David Levin ran one of the world’s largest educational publishers. Before that, he made a name for himself by completely reorganizing the business operations of a 200-year-old British publisher. But for the past year he has been obsessed with online teacher training.
“The lack of emphasis on pedagogy to support online and blended learning is just striking,” Levin said during a video conference (pictured right). When the Covid-19 pandemic erupted earlier this year, ASU’s entrepreneur-in-residence quickly hosted a huge free event, REMOTE, to help connect post-secondary educators with qualified practitioners of the online learning. The event attracted 26,000 participants. Now Levin is working on rehearsing the conference for K-12 teachers. KNEW REMOTE K12: the summit of connected teachers will go down on January 9. Participation is free and registration is currently open. Educators who attend can earn a professional diploma from ASU.
Levin’s involvement in online teacher education is doubly ironic. He joined ASU at the end of 2019 as a department (ASU’s EdPlus) launched an end-to-end adaptive education platform to support her entire undergraduate degree in biology. Since then, Levin has also joined AI developer SparkBeyond as president, among other companies.
Hearing Levin talk about the integration of learning technology and teacher training, however, his vision for education becomes clear.
How 2020 brought online teacher education to the forefront
“Look at the massive investment that K-12 has made in technology – and it’s been huge,” Levin said. “Compare it to the investment that virtually every other institution has made in technology, from the military to government to business. By far the biggest investment has been in software and in evolving workflow. People wonder how they can use technology to do something differently. Well, education didn’t do any of that.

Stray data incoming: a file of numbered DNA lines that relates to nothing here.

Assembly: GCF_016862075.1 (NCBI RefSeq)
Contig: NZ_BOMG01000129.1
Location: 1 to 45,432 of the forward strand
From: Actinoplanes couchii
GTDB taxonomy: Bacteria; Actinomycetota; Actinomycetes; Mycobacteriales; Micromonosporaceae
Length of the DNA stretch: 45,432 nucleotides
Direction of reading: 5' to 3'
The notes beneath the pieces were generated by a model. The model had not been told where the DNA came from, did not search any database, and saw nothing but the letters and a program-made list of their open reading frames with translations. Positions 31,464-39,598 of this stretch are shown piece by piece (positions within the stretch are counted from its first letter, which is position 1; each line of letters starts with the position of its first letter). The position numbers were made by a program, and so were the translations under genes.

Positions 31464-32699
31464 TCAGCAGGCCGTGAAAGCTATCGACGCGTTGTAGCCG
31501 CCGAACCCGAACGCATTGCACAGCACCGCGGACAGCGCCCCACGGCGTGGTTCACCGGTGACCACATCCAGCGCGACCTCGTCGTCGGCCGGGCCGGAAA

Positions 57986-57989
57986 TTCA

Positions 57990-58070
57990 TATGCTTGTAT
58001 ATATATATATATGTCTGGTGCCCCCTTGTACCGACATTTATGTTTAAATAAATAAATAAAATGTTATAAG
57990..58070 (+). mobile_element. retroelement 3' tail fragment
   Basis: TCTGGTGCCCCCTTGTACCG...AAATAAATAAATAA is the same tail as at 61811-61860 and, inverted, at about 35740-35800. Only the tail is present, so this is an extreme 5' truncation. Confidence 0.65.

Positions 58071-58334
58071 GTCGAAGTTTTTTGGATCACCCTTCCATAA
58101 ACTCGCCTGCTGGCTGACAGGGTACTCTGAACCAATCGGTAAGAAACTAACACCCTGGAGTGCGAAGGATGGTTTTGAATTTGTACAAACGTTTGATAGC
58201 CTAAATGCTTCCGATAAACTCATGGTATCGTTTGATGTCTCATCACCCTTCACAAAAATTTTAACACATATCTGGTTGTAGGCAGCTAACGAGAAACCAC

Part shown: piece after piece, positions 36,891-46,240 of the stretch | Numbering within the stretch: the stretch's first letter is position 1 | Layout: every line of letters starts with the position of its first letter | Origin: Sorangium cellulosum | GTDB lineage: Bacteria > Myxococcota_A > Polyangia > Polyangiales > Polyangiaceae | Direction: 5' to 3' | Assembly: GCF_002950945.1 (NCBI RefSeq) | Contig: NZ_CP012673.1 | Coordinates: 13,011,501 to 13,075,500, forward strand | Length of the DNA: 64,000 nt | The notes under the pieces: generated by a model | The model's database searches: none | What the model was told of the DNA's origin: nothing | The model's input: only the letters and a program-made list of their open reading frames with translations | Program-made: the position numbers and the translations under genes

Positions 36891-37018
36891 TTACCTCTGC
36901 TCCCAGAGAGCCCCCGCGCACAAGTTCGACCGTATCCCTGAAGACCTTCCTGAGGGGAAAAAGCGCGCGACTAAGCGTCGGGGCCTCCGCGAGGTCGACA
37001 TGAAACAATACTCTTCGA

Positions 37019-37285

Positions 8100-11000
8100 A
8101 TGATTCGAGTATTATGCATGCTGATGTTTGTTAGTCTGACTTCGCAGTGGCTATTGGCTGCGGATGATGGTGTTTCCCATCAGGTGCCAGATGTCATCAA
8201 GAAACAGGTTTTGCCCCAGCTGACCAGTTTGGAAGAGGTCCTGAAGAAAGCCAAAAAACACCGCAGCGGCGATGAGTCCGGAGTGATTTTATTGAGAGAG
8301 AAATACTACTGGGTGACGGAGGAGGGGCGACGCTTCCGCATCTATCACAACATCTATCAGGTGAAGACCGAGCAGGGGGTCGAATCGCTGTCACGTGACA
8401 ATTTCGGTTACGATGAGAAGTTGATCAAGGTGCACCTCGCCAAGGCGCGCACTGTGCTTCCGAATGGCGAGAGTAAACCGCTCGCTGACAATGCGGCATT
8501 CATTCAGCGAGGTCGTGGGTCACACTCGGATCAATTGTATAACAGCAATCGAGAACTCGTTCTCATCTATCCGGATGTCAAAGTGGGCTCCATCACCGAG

ASU announced the REMOTE K12: The Connected Teacher Summit in which teachers and participants can register for free and earn an ASU K12 Distance Teaching Skills Certificate from @asueducation. Read more and register: https://t.co/YFYLdUGrcA #distance learning #certification
– Decision Center for Educational Excellence, ASU (@DCEdExASU) November 20, 2020
Levin isn’t the first person to criticize K-12 edtech spending. Sector spending in the United States totaled approximately $ 13 billion before the pandemic. We won’t know the full cost of educational technology in 2020 for some time. A sort of cottage industry has formed to help schools make better use of their edtech licenses. But the monitoring of edtech return on investment is not easy. And with the exception of educators who proactively trained in the online modality, there was little incentive until 2020 for educators to seek professional online training for teachers.
“There hasn’t been any corresponding investment in the tracking, the pedagogy, the teaching, the workflow in a business sense,” Levin said. “It’s funny because, in all other areas, digital technology has totally changed practices and behaviors. Productivity is a word you need to tread carefully in the world of education. But however you measure it, the military is more effective today. Businesses are faster and more agile. Governments deliver services in a whole different way. And yet, our outlook on education has not changed.